HTC Rhyme: Android phone that offends target market

Summary:The HTC Rhyme is an Android phone that comes with special accessories designed for women. Based on the reaction the phone receives from them, the phone doesn't appeal to the target market.

When I first heard about the HTC Rhyme, I admit I did a double-take at what I was hearing. The giant phone maker was releasing an Android phone with a twist: it was aimed at women buyers. After verifying I heard things correctly, I read a couple of early reviews of the Rhyme and sure enough it is aimed squarely at women.

I received the HTC Rhyme a few days ago and it is the first phone I have evaluated that leaves me shaking my head. It is an attractive handset much like other HTC phones, and it has little to set it apart from the HTC Android line. The difference is in the accessories included with the phone that are clearly aimed at women buyers. Rather than review the Rhyme myself, I feel it is more appropriate to share the feedback I have received from those in the target market.

The Rhyme ships in an unusual metallic purple, that is attractive. The specifications are nothing special, a 3.7-inch display, 1 GHz single-core processor, and a microSD slot to allow augmenting the 4GB of memory on the phone. The more I look at the Rhyme the more it reminds me of the HTC Hero from a while back.

What sets the Rhyme apart from the Android crowd, and determines the target market for the phone, are the accessories in the box. In addition to the phone there is a standard tiny power brick and cable for charging, a matching purple wired stereo headset, a wired "charm", and a charging dock.

The dock is designed to sit on a desk or table and interact with the phone in landscape orientation while it is being charged. The phone must be set in the dock just right or it doesn't charge, but it's not hard to get it lined up.

The wired headset is a good quality pair of audio earplugs with a microphone integrated for use as a hands-free headset. It matches the purple color of the Rhyme, an obvious effort to make it an accessory for the phone.

The charm, as HTC is calling it, is something never seen in the smartphone world prior to the Rhyme. It is a wire with a purple cube on the end, designed to signal the owner when a call has been missed. The charm plugs into the 3.5mm audio jack on the phone, which activates the purple LED notifications. The idea is the phone can be thrown into a bag, and the charm can be left dangling out so notifications won't be missed. The purple cube flashes when a call comes in or is missed, until the notification is cleared on the phone.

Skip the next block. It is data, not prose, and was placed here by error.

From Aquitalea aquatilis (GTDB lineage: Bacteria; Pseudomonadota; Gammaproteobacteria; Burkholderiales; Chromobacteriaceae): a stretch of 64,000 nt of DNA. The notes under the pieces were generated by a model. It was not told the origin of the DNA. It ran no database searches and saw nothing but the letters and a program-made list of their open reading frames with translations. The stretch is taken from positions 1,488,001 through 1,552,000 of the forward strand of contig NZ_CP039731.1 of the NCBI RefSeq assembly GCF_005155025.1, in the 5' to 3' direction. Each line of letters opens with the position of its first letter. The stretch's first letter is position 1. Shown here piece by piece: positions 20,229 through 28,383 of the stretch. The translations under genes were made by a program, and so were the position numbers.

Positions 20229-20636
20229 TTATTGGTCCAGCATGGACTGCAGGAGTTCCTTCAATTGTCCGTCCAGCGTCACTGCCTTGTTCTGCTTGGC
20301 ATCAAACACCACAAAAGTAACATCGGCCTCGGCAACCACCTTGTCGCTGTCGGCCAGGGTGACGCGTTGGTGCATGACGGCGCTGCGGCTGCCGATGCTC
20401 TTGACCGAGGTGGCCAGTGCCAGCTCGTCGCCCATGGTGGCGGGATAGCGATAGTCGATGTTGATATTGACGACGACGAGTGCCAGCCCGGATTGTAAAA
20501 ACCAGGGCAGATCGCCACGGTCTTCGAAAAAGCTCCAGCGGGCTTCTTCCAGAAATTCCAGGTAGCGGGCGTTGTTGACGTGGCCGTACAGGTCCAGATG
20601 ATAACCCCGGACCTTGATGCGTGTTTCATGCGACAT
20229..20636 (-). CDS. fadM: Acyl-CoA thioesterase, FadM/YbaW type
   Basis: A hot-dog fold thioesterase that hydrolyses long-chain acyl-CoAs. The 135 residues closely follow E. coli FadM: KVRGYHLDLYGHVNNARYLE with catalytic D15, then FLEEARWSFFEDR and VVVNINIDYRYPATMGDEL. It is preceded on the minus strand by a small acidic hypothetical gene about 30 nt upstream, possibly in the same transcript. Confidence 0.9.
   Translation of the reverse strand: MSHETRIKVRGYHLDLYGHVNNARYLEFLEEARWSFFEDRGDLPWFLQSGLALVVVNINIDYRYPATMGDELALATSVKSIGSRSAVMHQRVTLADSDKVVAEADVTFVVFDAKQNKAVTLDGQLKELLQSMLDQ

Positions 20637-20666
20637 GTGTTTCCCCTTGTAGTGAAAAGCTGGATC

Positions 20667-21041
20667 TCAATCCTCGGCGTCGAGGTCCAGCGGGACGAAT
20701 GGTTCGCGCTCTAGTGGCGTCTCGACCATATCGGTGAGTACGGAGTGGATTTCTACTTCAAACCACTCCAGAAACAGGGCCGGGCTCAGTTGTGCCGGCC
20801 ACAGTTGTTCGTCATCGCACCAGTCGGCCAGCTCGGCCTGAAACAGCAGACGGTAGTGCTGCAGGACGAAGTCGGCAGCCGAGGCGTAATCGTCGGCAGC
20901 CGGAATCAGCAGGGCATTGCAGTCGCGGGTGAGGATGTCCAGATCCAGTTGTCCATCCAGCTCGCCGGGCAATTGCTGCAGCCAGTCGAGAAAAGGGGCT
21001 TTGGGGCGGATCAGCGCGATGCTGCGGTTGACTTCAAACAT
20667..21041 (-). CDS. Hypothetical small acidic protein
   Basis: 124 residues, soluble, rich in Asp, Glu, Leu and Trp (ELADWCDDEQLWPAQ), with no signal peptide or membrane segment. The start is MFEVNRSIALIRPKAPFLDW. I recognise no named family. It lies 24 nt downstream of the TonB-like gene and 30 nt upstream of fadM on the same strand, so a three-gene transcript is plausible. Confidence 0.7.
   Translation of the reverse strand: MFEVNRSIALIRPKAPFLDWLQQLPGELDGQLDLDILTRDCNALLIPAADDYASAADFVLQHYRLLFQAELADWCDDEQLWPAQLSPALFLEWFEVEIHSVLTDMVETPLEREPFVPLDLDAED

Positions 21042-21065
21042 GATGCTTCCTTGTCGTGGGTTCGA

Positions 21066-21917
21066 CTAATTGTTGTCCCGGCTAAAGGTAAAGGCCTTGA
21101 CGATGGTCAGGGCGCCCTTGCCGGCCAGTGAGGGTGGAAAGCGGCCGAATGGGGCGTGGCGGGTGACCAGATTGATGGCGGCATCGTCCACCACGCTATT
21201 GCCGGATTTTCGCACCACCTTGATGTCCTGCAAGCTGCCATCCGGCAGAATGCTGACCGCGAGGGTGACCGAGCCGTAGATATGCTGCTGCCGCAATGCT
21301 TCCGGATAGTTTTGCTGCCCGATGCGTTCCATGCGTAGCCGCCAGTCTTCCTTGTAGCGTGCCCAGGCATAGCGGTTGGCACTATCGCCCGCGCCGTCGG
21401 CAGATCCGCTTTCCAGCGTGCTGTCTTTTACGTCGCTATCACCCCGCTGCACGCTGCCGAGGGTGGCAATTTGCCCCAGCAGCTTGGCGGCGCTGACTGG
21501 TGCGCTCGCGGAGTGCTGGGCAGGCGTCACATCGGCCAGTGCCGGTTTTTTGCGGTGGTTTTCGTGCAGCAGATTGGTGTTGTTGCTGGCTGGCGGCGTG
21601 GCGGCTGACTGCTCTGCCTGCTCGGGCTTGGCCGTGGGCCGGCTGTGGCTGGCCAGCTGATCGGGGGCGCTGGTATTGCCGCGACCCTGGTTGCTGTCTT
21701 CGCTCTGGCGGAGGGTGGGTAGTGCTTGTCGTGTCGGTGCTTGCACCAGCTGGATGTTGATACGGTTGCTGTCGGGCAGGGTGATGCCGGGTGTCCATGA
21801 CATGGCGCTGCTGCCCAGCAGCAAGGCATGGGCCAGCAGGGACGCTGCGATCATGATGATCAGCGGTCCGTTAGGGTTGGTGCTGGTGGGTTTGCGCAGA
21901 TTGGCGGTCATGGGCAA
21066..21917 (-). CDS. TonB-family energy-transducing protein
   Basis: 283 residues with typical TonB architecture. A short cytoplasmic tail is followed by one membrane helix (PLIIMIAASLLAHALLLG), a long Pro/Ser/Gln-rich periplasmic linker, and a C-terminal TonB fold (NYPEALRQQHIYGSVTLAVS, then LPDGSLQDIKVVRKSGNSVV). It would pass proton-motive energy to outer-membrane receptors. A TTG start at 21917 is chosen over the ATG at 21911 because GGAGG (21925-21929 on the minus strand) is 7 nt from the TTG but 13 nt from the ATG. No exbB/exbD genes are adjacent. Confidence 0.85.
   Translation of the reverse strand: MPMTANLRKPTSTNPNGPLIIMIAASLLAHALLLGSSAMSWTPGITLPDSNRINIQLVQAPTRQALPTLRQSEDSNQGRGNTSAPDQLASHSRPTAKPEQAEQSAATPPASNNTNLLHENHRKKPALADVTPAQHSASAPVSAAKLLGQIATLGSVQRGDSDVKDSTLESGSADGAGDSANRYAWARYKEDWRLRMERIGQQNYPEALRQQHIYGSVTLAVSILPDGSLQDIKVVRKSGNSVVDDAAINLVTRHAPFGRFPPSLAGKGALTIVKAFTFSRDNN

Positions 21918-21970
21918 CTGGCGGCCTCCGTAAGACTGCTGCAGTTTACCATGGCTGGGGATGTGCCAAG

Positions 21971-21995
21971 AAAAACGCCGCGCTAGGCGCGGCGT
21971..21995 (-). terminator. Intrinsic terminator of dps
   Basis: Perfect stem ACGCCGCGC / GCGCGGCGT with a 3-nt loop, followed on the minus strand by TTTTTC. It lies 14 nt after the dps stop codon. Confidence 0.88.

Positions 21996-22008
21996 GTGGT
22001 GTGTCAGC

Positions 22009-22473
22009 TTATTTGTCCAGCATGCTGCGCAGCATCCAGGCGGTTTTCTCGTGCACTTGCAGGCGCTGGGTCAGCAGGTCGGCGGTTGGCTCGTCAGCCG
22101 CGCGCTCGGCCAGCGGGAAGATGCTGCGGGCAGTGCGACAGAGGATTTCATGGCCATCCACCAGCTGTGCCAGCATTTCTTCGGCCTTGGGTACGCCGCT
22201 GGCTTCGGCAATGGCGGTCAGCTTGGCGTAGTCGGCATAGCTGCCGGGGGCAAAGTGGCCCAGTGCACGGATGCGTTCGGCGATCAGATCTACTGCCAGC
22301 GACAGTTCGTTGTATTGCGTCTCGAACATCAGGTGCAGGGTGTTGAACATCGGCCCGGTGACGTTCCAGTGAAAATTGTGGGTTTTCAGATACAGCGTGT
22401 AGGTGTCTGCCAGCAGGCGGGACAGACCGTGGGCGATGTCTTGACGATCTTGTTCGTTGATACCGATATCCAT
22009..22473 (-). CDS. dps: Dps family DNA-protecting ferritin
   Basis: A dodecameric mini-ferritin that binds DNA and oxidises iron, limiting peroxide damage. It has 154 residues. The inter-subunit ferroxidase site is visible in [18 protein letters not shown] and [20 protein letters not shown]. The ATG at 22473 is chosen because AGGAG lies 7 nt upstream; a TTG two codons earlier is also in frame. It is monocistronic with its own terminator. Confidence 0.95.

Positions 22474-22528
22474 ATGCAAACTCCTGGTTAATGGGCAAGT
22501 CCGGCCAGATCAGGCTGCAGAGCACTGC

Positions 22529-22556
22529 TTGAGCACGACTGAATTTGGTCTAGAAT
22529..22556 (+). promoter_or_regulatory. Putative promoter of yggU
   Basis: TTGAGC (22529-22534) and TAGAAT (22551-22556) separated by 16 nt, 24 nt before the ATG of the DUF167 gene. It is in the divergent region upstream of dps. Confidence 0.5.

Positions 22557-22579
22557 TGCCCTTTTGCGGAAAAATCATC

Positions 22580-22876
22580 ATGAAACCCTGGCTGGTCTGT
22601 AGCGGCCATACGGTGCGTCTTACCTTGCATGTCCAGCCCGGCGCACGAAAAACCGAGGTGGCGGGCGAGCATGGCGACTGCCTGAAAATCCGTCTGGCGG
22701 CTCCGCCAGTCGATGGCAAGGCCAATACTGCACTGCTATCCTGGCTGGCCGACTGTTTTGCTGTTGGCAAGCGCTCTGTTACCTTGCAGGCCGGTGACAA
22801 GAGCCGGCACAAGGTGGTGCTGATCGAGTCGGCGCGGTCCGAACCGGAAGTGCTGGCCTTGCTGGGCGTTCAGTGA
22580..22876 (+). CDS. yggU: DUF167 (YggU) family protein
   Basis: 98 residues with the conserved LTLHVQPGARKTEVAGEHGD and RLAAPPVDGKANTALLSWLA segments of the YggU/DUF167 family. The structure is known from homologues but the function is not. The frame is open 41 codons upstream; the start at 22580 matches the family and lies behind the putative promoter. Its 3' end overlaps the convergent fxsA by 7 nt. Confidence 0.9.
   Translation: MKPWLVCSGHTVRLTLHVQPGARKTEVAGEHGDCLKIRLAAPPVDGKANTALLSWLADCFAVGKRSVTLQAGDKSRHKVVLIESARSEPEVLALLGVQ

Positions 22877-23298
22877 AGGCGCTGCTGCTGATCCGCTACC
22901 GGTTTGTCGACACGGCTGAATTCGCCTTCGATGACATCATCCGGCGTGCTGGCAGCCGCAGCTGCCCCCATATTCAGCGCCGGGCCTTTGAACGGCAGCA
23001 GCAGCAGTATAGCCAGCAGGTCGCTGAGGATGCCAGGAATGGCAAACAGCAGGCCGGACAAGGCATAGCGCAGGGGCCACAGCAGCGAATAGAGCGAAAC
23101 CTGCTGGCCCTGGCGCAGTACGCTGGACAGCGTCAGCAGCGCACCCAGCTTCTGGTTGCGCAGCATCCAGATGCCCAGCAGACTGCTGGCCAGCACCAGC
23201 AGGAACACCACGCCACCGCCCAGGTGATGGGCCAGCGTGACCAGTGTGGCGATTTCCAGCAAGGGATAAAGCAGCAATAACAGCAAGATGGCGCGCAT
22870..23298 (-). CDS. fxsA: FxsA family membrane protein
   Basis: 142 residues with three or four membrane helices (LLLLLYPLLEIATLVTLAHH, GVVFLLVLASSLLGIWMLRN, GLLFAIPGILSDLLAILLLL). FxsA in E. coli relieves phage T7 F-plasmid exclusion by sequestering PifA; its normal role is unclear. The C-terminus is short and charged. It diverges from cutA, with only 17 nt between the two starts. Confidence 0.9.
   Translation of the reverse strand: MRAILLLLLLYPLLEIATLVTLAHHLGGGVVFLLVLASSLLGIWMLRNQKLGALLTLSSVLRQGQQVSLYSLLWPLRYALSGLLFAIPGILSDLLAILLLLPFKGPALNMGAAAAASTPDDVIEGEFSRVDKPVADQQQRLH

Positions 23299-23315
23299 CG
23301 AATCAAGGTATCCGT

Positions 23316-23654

This charm alone tags the Rhyme as a phone for women, but along with the matching audio headset there is little doubt. It is obvious that HTC wants the Rhyme to appeal to women, but given the reactions to the phone I have seen I think HTC needed to think this through further prior to release.

The first person I handed the Rhyme was my wife, who sees a lot of phones through my work. I would class her as a typical consumer, not too concerned about the technical aspects of a handset, rather if it does what she needs.

She liked the color of the Rhyme, and thought the phone fit nicely in the hand. Things went down from there when I demonstrated the charm, and the realization hit that this phone was "for women".

"What, are women not SMART enough for a regular phone? Does the company think we need special phones because we can't figure out how to work "regular" ones?"

"And what's with the WIRED headset? Who uses those anymore? Are we women not SMART enough to use a Bluetooth headset? Or does this phone not connect over Bluetooth to my car for hands-free use?"

"That charm is the stupidest thing I have ever seen for a phone. That's another thing to get all tangled up in my purse, eventually to break. And I still have to take the phone out to answer or make a call, so what's the point?"

She handed me the Rhyme back at that point, and had no desire to try it again. I got a similar reaction from every woman I showed the phone. Anger that women needed "special" phones, and disbelief at how poorly thought out the accessories were designed.

HTC is trying to create products that stand out from the crowded Android phones out everywhere, but it missed the mark with the Rhyme on every level.

Topics: Telcos, HTC, Mobility

About

James Kendrick has been using mobile devices since they weighed 30 pounds, and has been sharing his insights on mobile technology for almost that long. Prior to joining ZDNet, James was the Founding Editor of jkOnTheRun, a CNET Top 100 Tech Blog that was acquired by GigaOM in 2008 and is now part of that prestigious tech network. James' w... Full Bio

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